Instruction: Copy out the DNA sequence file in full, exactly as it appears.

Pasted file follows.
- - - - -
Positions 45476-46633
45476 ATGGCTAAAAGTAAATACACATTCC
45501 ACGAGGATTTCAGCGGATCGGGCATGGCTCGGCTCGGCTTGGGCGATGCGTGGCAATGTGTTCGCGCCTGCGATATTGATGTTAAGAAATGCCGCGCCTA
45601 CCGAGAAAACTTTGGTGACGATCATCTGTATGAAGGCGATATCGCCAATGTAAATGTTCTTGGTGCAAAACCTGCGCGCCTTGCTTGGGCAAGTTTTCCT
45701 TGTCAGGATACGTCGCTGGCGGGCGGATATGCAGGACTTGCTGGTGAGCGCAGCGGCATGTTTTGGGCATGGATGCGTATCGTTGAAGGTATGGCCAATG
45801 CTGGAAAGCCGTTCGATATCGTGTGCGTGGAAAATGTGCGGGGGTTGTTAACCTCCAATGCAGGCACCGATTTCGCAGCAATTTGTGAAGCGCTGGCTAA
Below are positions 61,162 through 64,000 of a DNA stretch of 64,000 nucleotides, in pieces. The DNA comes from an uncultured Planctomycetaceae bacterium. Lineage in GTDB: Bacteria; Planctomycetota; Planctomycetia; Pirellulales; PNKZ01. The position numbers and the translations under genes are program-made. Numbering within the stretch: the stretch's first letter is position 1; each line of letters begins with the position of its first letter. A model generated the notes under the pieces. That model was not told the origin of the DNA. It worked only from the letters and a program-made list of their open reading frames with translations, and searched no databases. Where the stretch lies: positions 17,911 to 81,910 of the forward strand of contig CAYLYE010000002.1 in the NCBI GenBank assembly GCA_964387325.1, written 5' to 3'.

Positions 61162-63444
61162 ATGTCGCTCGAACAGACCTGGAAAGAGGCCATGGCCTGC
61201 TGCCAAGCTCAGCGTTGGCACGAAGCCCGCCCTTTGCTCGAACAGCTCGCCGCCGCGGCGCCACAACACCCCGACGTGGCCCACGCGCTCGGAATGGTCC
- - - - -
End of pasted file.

Positions 45476-46633
45476 ATGGCTAAAAGTAAATACACATTCC
45501 ACGAGGATTTCAGCGGATCGGGCATGGCTCGGCTCGGCTTGGGCGATGCGTGGCAATGTGTTCGCGCCTGCGATATTGATGTTAAGAAATGCCGCGCCTA
45601 CCGAGAAAACTTTGGTGACGATCATCTGTATGAAGGCGATATCGCCAATGTAAATGTTCTTGGTGCAAAACCTGCGCGCCTTGCTTGGGCAAGTTTTCCT
45701 TGTCAGGATACGTCGCTGGCGGGCGGATATGCAGGACTTGCTGGTGAGCGCAGCGGCATGTTTTGGGCATGGATGCGTATCGTTGAAGGTATGGCCAATG
45801 CTGGAAAGCCGTTCGATATCGTGTGCGTGGAAAATGTGCGGGGGTTGTTAACCTCCAATGCAGGCACCGATTTCGCAGCAATTTGTGAAGCGCTGGCTAA
Below are positions 61,162 through 64,000 of a DNA stretch of 64,000 nucleotides, in pieces. The DNA comes from an uncultured Planctomycetaceae bacterium. Lineage in GTDB: Bacteria; Planctomycetota; Planctomycetia; Pirellulales; PNKZ01. The position numbers and the translations under genes are program-made. Numbering within the stretch: the stretch's first letter is position 1; each line of letters begins with the position of its first letter. A model generated the notes under the pieces. That model was not told the origin of the DNA. It worked only from the letters and a program-made list of their open reading frames with translations, and searched no databases. Where the stretch lies: positions 17,911 to 81,910 of the forward strand of contig CAYLYE010000002.1 in the NCBI GenBank assembly GCA_964387325.1, written 5' to 3'.

Positions 61162-63444
61162 ATGTCGCTCGAACAGACCTGGAAAGAGGCCATGGCCTGC
61201 TGCCAAGCTCAGCGTTGGCACGAAGCCCGCCCTTTGCTCGAACAGCTCGCCGCCGCGGCGCCACAACACCCCGACGTGGCCCACGCGCTCGGAATGGTCC